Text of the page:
6. I have a question…..with the upcoming Flood Insurance bill moving through Congress, will it address and remedy the still looming issues around actuarial pricing and why some properties are still assessed below their full risk rate (within the existing federal program)?


    1. I do not believe it will with the direction the bill is taking. The National Flood Program is in debt and nothing has been suggested (as far as I have read) to remedy that debt. Instead, Congress is trying to place the program into private insurer hands – but that too seems shaky.


  7. I’ve been overjoyed to read about how (in many parts of the US) there has been more attention given to increasing education and measures around coastal protections in areas prone to flooding. These measures will also help with insurance costs for high-risk communities. With the upcoming Sept deadline of the reauthorization of the NFIP, I am curious to see what if any affordability assistance measures will be included for those living in poverty.


  8. Praying for the people of Louisiana and Texas as they endure the aftermath and tropical storms created by Hurricane Harvey!

    I’m wondering how the national flood insurance works. I imagine many people will be displaced. Is there a specific protocol for temporary or recovery housing? Unlike Hurricane Katrina, it looks like FEMA and the state government is working more efficiently.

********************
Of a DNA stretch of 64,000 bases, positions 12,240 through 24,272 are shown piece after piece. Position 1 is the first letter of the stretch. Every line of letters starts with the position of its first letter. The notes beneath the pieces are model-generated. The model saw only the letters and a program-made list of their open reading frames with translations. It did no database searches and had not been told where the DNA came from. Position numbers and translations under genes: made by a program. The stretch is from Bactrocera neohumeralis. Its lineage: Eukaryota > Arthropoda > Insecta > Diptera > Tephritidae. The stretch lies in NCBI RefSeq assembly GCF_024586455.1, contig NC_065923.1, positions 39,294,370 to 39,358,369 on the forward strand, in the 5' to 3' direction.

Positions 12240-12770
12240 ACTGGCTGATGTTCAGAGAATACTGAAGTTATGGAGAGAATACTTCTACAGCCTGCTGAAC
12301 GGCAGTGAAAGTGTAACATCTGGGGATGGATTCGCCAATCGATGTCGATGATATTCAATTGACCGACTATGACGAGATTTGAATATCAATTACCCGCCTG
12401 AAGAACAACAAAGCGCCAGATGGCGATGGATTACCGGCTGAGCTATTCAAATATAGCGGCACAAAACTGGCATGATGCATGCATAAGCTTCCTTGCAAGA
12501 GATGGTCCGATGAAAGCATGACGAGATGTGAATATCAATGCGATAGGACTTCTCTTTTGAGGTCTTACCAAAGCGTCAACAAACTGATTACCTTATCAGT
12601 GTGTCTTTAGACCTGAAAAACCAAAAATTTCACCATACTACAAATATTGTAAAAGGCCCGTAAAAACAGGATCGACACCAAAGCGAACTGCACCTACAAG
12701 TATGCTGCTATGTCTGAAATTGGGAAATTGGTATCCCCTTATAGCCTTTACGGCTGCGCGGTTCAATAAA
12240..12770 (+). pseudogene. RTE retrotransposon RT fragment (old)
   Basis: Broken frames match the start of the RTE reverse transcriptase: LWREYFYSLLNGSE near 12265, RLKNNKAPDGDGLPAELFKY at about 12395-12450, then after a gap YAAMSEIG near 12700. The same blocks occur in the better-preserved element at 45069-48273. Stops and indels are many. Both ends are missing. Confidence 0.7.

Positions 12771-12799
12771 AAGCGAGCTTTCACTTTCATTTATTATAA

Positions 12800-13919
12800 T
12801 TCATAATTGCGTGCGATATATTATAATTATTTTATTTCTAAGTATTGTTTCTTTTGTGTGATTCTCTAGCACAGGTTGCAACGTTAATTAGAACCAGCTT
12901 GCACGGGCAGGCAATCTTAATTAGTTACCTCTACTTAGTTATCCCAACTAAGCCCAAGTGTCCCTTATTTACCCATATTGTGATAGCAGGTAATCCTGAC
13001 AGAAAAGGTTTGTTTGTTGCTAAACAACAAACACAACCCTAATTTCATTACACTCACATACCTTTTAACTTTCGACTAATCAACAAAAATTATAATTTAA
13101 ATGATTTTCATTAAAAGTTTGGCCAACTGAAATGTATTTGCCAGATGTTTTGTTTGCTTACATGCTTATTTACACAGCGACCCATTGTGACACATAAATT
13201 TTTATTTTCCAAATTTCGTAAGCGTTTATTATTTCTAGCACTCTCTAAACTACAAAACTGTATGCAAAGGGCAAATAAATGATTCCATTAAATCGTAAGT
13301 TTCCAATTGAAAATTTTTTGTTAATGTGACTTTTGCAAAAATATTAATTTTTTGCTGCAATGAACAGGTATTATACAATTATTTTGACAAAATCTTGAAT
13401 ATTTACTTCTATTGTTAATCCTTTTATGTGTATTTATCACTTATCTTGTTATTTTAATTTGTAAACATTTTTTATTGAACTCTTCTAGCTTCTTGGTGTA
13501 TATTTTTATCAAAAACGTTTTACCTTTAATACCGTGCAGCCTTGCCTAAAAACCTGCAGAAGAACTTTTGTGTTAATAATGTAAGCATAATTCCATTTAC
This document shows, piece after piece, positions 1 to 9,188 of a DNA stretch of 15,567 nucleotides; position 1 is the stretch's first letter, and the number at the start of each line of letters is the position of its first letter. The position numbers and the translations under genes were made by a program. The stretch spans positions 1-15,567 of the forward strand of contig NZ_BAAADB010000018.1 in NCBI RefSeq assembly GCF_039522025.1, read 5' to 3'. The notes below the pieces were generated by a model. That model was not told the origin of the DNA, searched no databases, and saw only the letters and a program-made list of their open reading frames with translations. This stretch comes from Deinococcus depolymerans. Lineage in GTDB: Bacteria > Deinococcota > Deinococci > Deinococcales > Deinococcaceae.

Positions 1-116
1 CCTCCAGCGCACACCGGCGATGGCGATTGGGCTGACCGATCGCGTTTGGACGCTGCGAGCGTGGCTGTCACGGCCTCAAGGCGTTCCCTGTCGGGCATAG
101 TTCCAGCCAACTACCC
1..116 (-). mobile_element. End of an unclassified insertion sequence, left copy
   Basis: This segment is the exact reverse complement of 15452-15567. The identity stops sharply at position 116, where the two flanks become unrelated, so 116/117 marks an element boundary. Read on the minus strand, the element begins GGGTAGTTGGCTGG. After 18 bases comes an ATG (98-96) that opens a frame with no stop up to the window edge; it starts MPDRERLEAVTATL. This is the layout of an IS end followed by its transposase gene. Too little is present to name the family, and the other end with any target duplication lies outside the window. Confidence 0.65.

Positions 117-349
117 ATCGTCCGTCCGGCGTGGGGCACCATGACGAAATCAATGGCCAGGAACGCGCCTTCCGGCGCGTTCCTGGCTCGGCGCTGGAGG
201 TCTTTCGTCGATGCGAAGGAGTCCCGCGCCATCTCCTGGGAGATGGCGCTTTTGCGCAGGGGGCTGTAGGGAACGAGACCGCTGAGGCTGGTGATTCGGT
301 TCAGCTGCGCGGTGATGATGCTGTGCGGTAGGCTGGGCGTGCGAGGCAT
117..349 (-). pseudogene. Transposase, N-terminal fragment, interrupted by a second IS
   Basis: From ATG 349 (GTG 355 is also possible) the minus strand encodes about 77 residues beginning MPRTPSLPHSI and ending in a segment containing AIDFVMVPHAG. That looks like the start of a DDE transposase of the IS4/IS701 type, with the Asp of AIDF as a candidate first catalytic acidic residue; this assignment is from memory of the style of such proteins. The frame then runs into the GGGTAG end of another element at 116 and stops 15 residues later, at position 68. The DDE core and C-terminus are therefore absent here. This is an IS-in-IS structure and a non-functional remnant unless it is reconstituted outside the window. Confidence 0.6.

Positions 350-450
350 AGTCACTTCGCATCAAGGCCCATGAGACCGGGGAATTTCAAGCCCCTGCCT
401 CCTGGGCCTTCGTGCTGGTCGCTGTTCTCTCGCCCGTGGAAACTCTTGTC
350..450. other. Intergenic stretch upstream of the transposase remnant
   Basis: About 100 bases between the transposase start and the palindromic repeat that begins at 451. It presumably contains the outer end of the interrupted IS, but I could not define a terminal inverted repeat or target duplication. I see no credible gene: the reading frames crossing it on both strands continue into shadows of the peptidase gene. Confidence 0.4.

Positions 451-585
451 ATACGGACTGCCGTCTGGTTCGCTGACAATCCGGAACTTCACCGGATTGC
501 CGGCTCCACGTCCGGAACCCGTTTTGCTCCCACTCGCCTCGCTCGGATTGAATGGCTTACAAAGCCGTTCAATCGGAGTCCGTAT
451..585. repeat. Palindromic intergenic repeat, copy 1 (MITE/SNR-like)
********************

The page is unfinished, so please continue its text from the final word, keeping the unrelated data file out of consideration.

1. I am praying as well for a quick recovery to those in Texas and Louisiana – The flood program allows for businesses and homeowners purchase flood insurance. In the past, when I have worked as a claims adjuster, FEMA sees to clearing debris, providing monetary aid, and counseling. I have also seen the Red Cross working with the government a lot to see about housing, clothing, and food. Rest assured, they’ve got this.


  9. In the wake of Hurricane Harvey, can you clarify how FEMA and the NFIP works? I just heard a news story that stated that many people who were affected during Hurricane Sandy are still fighting to get adequate financial settlements due to what the NFIP valued their property worth versus what the home owners believed that their properties were worth. How does this work and how can you ensure that you are getting adequate coverage?


    1. The flood program (NFIP) allows for businesses and homeowners purchase flood insurance. As an onsite claims adjuster, I have seen FEMA (a federal agency) clearing debris, providing monetary aid, and counseling. I have also seen the Red Cross working with the government to see about housing, clothing, and food.

      As far as your values and coverage definitely follow up with the agent/company you placed your coverage with on a renewal basis. I am not familiar with the report you speak of here; however, as an NJ resident, I am aware that our state agencies and insurers have gone the extra mile to make sure everyone is indemnified. What frightens me is based on a report in the news in USA Today 80% of Hurricane Harvey victims have no flood insurance at all.